ROTC cadets travel abroad, gain cultural understanding

ROTC cadets can travel abroad to experience the lifestyles of other countries through programs such as “Project Global Officer” and “Cultural Understanding and Language Proficiency,” which help cadets develop an international outlook for future military or professional goals, according to cadets who participated this summer.

“ROTC isn’t all about doing PT and going to war; there’s so many other opportunities you have to make you a better person, even if you don’t decide to make the military your career-and this is one of them,” senior diplomacy major Wesley Satterwhite said.

Satterwhite participated in the “Project Global Officer” program and lived in Uzbekistan. The program is run by the Department of Defense and started after the Iraq war.

The biggest benefit, he said, was being so close to Afghanistan, a country he might be stationed in at some point. “I would already know some of the cultural norms if I were to go to Afghanistan next year or whenever I graduate,” Satterwhite said.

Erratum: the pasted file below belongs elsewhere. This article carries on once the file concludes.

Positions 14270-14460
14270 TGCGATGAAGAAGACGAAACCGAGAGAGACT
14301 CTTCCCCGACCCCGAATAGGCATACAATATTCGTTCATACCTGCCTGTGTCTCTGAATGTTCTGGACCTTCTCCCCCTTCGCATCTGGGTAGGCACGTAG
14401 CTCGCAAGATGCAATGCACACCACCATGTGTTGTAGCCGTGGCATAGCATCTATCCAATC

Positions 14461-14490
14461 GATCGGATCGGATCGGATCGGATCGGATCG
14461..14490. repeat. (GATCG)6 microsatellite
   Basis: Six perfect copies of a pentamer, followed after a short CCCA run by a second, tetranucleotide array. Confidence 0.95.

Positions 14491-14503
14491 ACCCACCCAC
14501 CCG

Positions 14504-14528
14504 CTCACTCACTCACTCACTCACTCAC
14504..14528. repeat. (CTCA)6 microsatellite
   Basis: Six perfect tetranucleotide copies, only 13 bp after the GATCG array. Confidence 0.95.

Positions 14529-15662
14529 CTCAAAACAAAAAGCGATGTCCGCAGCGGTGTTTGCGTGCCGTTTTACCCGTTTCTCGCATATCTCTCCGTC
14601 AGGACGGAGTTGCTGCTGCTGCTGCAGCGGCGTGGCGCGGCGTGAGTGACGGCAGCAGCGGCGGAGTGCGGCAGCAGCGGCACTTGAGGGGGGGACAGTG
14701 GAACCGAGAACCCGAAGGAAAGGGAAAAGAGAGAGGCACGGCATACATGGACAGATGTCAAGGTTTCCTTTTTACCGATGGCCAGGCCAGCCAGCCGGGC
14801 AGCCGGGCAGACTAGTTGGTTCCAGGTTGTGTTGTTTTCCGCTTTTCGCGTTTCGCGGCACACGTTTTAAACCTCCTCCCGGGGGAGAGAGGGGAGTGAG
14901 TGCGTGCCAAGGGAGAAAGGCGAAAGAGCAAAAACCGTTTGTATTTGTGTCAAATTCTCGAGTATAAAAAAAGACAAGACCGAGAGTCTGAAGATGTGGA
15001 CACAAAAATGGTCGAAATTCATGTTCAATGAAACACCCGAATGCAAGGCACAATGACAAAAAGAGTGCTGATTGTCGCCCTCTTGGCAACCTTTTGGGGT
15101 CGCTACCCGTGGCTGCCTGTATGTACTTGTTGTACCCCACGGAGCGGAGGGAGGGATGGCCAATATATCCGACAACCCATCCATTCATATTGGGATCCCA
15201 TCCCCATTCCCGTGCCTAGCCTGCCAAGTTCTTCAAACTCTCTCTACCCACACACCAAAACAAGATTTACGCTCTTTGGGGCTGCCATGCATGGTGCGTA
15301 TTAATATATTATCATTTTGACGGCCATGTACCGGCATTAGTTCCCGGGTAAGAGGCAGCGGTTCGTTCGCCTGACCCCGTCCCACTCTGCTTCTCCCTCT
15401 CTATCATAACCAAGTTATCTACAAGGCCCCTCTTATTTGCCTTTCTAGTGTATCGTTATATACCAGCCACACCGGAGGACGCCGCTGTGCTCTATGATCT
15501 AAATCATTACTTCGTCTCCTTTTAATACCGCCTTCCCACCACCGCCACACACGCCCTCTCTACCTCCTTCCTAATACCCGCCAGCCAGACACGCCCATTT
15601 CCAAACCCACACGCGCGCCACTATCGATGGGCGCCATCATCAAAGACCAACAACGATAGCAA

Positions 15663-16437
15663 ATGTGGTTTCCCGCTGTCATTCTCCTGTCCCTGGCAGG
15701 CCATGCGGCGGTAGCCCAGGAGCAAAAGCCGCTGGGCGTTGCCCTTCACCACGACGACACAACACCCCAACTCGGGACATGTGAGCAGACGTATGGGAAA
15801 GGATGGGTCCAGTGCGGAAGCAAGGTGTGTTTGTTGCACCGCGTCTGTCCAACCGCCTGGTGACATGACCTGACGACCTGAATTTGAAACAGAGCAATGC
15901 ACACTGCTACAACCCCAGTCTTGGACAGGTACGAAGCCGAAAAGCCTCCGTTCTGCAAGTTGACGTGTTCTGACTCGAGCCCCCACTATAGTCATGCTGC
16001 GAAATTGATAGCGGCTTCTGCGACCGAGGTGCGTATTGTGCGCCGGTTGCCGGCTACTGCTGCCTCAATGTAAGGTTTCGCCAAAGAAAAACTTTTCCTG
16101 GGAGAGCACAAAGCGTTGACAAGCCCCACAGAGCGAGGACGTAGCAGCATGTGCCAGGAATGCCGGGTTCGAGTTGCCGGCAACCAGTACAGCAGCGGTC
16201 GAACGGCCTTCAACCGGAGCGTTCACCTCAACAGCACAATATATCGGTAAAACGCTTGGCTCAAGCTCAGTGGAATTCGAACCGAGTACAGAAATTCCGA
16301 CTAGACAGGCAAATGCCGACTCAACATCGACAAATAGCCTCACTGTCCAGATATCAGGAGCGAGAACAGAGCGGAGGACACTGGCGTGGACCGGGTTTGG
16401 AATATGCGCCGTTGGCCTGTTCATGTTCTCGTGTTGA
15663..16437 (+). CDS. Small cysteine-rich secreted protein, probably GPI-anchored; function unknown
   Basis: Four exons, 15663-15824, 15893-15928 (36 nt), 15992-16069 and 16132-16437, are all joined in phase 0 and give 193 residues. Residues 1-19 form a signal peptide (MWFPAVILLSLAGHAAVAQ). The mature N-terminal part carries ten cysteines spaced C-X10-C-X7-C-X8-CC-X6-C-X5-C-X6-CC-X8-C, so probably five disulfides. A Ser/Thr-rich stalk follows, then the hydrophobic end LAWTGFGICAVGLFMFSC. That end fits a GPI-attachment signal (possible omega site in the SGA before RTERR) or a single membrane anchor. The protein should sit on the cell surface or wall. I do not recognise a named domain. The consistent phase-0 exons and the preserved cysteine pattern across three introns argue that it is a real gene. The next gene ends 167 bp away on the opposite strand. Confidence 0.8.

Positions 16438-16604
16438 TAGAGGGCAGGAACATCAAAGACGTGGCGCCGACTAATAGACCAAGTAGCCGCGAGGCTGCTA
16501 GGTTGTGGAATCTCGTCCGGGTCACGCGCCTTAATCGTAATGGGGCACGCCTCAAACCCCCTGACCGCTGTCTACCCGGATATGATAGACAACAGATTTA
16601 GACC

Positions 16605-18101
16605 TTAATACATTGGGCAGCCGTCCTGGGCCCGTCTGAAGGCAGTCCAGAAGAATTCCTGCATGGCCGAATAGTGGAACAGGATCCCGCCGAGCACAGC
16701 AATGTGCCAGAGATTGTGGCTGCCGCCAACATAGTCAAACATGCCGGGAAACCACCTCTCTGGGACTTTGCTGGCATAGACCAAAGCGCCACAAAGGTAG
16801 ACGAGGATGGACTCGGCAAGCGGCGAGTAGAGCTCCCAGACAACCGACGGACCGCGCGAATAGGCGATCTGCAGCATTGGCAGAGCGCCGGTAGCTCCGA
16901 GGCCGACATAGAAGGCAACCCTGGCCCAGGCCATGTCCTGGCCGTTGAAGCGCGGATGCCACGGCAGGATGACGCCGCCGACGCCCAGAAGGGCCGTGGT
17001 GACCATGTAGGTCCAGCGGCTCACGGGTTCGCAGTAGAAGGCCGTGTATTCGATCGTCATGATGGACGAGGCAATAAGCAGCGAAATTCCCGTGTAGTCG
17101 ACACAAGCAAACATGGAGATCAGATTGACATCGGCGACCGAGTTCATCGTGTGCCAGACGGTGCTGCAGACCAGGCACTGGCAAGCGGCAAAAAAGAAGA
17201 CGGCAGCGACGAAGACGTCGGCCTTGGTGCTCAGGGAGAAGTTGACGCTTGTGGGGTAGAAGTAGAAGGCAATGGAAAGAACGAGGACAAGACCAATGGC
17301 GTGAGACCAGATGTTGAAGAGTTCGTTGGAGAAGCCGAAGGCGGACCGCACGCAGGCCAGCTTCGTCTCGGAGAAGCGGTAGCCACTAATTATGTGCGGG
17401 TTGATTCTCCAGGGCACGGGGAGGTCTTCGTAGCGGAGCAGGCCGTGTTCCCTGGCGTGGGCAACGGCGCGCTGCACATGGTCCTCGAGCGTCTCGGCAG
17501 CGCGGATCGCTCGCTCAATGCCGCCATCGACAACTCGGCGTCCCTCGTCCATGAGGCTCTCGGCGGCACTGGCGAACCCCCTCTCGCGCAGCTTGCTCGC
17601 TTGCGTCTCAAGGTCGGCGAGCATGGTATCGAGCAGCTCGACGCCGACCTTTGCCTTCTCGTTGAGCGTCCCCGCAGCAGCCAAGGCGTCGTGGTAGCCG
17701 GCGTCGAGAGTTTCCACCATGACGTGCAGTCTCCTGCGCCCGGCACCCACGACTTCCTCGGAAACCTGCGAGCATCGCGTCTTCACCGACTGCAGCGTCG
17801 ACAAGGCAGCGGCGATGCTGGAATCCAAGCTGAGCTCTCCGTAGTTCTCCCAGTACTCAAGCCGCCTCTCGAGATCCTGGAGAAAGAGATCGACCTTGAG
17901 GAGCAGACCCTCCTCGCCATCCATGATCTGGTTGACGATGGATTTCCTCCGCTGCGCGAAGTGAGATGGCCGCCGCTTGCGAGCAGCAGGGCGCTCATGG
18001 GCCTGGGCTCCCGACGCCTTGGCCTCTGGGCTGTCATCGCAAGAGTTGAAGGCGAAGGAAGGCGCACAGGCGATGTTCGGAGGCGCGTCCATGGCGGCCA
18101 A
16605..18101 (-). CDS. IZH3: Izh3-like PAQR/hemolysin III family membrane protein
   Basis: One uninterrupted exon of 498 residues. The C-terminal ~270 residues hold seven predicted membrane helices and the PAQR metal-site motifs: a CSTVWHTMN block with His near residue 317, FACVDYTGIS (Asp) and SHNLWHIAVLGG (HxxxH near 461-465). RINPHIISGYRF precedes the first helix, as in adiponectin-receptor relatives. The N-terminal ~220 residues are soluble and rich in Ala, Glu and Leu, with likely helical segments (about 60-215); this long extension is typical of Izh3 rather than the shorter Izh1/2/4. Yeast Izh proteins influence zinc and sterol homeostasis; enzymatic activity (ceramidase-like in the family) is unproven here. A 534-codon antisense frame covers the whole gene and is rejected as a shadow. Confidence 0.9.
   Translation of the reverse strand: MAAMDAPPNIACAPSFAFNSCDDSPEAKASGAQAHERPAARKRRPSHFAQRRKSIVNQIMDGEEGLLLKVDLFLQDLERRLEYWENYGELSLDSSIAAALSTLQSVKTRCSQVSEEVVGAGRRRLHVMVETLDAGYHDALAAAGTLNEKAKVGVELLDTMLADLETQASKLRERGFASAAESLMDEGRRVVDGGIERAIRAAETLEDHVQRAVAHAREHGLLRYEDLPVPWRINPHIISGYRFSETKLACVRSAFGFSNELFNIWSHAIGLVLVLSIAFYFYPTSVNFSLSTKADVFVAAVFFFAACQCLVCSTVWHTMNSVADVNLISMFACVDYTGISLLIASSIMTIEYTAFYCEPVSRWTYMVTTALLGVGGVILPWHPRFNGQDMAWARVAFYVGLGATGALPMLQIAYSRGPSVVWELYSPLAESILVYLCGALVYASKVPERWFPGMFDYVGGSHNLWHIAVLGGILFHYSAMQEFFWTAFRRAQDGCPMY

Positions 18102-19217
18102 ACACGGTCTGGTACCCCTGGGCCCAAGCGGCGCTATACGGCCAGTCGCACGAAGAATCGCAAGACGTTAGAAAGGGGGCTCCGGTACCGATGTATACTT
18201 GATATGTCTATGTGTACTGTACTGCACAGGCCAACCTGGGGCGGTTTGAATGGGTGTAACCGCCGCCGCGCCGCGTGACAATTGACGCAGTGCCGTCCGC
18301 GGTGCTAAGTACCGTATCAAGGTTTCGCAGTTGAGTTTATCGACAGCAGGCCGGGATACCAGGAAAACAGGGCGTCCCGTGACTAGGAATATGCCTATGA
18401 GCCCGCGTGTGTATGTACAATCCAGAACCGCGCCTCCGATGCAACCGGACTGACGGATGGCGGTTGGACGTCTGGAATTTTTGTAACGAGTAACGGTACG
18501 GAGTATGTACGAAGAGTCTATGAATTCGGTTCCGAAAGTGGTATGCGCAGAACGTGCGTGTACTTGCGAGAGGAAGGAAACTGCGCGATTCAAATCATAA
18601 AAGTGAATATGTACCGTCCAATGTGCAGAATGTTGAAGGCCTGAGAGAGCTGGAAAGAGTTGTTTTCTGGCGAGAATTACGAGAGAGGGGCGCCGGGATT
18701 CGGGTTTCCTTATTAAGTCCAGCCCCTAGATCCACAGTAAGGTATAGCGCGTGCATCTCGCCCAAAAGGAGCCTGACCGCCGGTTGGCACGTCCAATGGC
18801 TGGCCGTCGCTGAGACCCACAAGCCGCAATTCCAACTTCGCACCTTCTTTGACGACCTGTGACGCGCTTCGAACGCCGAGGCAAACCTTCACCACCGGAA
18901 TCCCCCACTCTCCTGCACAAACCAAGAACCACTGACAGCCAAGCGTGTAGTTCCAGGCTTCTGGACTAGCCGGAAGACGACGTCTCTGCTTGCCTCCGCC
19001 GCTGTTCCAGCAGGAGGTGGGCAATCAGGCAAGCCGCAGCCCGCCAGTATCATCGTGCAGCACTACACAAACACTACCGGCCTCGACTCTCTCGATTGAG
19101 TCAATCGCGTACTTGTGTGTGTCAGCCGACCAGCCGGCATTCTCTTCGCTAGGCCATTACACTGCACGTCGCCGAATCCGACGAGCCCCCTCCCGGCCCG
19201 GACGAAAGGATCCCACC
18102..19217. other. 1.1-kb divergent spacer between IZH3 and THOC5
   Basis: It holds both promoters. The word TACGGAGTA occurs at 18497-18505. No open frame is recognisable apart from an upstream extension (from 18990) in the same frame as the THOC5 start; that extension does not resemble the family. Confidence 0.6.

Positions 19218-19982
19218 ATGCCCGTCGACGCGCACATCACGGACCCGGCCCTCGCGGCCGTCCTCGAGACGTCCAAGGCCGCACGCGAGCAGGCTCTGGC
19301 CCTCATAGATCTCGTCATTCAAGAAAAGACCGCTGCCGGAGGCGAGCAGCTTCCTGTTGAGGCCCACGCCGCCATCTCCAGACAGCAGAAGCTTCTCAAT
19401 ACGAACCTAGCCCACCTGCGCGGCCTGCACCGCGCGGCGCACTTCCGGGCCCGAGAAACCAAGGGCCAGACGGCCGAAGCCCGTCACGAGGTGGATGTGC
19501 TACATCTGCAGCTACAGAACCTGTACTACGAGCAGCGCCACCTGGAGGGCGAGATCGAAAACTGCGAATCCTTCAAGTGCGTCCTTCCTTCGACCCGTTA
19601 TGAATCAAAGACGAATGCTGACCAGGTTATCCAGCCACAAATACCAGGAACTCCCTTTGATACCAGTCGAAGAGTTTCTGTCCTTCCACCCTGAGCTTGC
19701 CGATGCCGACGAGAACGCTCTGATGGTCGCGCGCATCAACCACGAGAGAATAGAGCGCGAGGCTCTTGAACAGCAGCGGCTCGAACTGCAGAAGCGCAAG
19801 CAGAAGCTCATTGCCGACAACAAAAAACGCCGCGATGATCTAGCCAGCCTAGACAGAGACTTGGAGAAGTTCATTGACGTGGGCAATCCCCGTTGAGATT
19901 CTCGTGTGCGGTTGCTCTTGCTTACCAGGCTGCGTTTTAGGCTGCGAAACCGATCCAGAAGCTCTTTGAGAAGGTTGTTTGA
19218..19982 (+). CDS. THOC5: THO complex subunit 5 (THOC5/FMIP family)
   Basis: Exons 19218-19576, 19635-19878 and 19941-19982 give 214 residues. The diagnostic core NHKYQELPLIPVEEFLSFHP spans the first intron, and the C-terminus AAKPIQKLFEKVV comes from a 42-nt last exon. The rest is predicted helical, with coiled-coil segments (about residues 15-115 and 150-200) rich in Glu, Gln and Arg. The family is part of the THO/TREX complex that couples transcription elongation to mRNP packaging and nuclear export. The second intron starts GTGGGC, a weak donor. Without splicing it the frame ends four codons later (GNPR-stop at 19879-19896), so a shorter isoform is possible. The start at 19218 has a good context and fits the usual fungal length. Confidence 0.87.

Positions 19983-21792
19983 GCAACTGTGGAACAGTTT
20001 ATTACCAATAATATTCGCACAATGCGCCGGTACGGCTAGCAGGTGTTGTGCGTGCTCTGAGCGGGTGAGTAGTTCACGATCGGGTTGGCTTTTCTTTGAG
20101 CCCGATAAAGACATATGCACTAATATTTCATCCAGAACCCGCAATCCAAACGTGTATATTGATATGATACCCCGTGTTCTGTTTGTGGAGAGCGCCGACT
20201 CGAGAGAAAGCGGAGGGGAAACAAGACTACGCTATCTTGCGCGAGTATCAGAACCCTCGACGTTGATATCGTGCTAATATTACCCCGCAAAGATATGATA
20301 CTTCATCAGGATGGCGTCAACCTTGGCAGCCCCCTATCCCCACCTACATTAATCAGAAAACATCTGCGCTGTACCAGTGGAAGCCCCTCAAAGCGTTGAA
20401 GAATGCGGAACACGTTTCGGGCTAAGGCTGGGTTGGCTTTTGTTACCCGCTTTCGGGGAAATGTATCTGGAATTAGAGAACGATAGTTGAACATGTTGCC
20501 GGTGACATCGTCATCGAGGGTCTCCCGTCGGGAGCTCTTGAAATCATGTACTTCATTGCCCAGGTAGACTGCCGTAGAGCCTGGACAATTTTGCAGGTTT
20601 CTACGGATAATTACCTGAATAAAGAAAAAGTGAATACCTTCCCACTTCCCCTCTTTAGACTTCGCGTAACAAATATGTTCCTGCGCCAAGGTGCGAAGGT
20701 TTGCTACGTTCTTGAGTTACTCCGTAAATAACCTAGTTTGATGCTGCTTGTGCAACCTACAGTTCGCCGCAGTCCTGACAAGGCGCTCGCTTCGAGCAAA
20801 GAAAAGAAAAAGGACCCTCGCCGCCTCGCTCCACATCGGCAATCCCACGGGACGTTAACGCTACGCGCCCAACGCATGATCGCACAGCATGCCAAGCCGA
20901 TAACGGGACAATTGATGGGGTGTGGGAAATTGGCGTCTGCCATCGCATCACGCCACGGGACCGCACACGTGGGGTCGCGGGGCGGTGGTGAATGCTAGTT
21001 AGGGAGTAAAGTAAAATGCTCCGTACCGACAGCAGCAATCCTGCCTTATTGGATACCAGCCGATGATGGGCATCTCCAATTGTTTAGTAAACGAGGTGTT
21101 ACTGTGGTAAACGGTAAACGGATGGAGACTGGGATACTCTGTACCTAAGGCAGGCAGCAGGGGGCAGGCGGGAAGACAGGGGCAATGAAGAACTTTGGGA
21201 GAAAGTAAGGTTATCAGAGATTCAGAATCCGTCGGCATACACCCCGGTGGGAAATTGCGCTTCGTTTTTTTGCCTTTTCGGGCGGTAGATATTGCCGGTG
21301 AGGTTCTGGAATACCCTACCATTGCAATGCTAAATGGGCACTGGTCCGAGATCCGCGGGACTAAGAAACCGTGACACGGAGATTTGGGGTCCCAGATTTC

Cadets can get paid or receive class credits or earn study abroad credits for participating in these programs, according to Senior Brian Giles, who went to Costa Rica with CULP. Cadets must apply and be accepted into the program.

Giles worked in a humanitarian branch of the program in Costa Rica.

He taught English lessons to children at a school and helped out for a week at an orphanage. “At the end there was this one kid who I became really close with and the day I was leaving he asked me to take him back to the U.S.,” Giles said. “I left him and gave him money and different trinkets from the U.S. … he was knocking on the door of the van as we drove away.”

The cadets agree that these experiences are beneficial not only for ROTC cadets who might have a job outside of the U.S. after college, but even for those who choose a different route. Junior Brenton Warn said he had his first professional experience in an internship in Germany.

“You really just get a broader understanding of the way the world works,” Warn said, “the world that you’ll be operating in.” Warn said. He said the professional experience he received in Germany has given him confidence in being held accountable and taking care of ROTC tasks today.

Mary Marshall can be reached at

Author: Mary Marshall

Mary Marshall is the Editor In Chief of The Setonian. She is a senior at Seton Hall, originally from Chicago. Mary is currently majoring in journalism and minoring in political science. She is a former intern for NBC Dateline, Tom Brokaw and MSNBC. Mary reports on local crime and breaking news on campus.

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